August 18, 2022 – The Golden Retriever Lifetime Study, which opened for enrollment in 2012, has reached its 10-year mark and continues to be a groundbreaking study in veterinary medicine. The Study seeks to understand the genetic, environmental, lifestyle and nutritional risk factors for cancer and other diseases in dogs.
While data gathering is ongoing, new findings, publications, partnerships and nested studies continue to expand the Study’s impact portfolio – all to advance the health of golden retrievers and dogs everywhere.
As of August 1, 2022, just under 2,000 (64.3%) dogs remain active in the Study. Cancer-related deaths account for roughly 75% of the total deaths recorded. The current average age of Study dogs is 9.4 years old. Retention rate is a robust 75%, outperforming many of the best human cohort studies.
At the outset of the Study, four cancers were selected as endpoints – meaning a diagnosis of 500 or more of these cancers cumulatively. These are hemangiosarcoma, lymphoma, high-grade mast cell tumor and osteosarcoma. Currently, the Study team has logged 223 cases of hemangiosarcoma, 124 cases of lymphoma, 22 cases of high-grade mast cell tumors and 13 cases of osteosarcoma.
The team also monitors all other cancer diagnoses closely. We continue to work with research teams around the world to analyze our cancer biologic samples and associated data to learn more about these important cancers affecting dogs.
Three new scientific articles were published this past year. The first reported on the prevalence, risk factors and lab work changes noted in Study dogs with internal parasites. The paper has recommendations for veterinarians when it comes to routine deworming and monitoring dogs in both urban and rural settings.
The second paper is a detailed “State of the Study report” and summarizes findings to date, the current composition of the cohort, and discusses future directions.
The most recently published paper used Study data to look at environmental pollutant sources and lymphoma risk. The group found that none of the exposures were associated with an increased risk of lymphoma but the team is continuing their research.
You can access all of Study publications online.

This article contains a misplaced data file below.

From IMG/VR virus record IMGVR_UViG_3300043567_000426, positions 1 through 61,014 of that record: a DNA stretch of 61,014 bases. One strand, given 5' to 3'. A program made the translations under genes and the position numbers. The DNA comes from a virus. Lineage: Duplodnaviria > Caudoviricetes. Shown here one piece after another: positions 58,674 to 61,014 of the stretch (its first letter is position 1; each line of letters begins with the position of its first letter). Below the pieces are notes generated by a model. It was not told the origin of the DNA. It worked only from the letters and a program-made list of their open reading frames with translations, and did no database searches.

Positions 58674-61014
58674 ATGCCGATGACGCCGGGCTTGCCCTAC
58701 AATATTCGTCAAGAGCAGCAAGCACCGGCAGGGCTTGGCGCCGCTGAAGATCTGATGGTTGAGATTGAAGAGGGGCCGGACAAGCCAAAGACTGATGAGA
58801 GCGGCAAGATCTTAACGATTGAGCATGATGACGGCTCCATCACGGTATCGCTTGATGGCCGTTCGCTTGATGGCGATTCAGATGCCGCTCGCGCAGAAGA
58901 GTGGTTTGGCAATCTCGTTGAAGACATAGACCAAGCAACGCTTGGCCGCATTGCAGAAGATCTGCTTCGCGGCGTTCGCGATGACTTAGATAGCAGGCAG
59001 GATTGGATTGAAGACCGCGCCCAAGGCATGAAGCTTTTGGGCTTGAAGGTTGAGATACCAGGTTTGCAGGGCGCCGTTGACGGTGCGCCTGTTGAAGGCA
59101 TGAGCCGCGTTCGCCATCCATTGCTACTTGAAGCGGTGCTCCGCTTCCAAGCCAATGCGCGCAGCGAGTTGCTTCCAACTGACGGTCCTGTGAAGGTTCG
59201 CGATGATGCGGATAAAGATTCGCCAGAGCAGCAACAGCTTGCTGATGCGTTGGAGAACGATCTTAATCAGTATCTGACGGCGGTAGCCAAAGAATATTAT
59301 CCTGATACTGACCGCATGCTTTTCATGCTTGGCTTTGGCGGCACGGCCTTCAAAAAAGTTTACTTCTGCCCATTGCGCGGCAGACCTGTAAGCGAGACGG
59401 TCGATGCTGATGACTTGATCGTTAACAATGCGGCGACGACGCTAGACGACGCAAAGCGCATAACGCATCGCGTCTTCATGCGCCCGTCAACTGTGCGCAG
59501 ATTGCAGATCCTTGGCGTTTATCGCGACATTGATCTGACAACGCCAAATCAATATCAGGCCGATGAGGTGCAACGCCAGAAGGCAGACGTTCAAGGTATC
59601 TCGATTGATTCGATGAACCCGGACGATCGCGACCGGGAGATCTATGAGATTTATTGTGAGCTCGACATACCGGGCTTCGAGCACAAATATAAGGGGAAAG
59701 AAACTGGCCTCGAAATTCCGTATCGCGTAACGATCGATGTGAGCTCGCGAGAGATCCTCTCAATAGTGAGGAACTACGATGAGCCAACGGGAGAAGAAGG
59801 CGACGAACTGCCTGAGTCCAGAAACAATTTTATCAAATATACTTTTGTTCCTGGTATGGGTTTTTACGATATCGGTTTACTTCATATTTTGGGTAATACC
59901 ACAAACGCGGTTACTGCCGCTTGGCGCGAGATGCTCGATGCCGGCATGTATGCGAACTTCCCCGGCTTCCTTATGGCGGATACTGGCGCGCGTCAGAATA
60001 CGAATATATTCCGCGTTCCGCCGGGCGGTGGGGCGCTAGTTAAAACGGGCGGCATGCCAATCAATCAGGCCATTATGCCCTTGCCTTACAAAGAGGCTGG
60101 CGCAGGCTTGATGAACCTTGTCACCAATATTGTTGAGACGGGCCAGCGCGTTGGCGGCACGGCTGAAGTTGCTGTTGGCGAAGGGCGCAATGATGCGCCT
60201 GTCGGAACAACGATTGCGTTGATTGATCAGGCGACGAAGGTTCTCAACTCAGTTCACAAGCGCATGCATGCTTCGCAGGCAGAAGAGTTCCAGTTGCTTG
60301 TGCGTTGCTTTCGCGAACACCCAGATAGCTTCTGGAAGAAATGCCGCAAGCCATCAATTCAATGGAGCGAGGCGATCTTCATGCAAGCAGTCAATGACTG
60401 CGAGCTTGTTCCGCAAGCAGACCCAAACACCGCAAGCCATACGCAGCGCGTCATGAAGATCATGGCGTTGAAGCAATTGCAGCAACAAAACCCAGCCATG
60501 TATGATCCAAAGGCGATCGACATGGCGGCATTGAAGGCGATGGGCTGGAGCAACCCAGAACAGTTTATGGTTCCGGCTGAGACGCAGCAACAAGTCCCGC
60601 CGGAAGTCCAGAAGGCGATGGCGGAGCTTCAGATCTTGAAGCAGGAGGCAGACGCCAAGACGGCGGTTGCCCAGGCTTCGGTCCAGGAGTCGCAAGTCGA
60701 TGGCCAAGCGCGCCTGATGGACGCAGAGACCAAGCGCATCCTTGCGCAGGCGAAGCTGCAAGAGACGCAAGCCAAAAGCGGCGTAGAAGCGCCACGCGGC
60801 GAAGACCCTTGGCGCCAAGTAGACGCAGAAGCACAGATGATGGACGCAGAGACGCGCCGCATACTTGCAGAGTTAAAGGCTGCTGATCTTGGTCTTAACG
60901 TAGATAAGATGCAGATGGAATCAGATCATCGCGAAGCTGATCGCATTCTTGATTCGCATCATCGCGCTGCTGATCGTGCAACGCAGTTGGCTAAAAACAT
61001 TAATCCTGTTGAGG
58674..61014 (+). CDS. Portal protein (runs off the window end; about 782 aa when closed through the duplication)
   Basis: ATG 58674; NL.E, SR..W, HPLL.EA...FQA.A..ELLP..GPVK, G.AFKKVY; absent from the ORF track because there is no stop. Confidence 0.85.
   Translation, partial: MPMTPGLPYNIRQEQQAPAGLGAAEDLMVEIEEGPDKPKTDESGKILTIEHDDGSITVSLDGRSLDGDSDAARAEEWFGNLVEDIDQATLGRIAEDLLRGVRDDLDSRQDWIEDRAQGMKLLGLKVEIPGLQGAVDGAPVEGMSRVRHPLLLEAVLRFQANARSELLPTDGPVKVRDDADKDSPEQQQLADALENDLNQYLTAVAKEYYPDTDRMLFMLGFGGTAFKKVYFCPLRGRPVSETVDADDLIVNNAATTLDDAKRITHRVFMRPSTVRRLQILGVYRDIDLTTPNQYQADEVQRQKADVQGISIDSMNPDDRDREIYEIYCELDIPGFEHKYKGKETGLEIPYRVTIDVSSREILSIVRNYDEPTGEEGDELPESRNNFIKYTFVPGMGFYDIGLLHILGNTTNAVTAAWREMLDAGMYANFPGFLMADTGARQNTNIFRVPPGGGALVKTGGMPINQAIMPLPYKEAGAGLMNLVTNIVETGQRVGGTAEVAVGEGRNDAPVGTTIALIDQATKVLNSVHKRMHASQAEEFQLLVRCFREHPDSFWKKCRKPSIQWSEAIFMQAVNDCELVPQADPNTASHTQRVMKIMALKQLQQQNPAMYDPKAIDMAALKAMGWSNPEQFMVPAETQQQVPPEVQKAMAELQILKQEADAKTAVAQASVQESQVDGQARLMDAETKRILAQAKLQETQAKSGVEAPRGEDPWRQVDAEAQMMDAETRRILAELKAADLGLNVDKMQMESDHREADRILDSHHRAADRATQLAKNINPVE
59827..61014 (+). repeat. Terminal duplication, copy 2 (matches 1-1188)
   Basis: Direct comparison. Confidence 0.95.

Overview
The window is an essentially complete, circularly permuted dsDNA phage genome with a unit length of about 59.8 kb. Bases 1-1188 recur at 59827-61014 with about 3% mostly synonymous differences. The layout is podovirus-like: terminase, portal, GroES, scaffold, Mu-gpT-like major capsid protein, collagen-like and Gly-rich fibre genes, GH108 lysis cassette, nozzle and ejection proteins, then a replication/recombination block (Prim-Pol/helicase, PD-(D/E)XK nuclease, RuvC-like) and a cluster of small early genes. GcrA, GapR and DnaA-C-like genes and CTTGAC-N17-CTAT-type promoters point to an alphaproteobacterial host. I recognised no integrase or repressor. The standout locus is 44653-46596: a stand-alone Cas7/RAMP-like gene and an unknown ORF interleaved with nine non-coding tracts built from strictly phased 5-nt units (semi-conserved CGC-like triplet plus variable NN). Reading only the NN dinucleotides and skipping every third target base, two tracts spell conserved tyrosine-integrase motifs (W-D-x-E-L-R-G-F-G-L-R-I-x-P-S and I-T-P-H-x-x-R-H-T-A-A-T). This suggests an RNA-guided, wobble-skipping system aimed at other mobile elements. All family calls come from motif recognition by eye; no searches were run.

This year was a busy one for our companion studies. Genetic sequencing for the Golden Oldies study was completed and the data will soon be released for use by researchers around the world.
More than 1,000 Study participants enrolled in Golden Age, designed to better understand the cognitive and orthopedic changes as the cohort ages.
A new collaborative project with the Mayo Clinic in Arizona is just coming online. The study will be looking at the brain tissue of older dogs to look at neuropathology of the brain. Researchers will also access the behavioral health section of the annual Study questionnaire to see how tissue changes correlate to behavior changes over time. The project may also shed new light on Alzheimer’s disease and other causes of dementia in people
Dozens of nested studies are in planning, underway or nearing completion, and the team is working with researchers around the world to create new partnerships. The topics under investigation are diverse and include:
- Understanding human-to-dog transmission of COVID-19 in the cohort
- Identifying molecular signatures to detect lymphoma earlier
- Exploring variations in the microbiome of dogs with and without a cancer diagnosis
If you want to know more about the Study, listen to our podcast episodes featuring Study team members.
Our Golden Zoomies webinar series is another terrific way to find out more about the Study and topics of interest to all dog lovers!
Without the help of supporters like you, the Golden Retriever Lifetime Study wouldn’t be possible. As we begin our 11th year, we want to take a minute to thank everyone who’s contributed to this incredible project!
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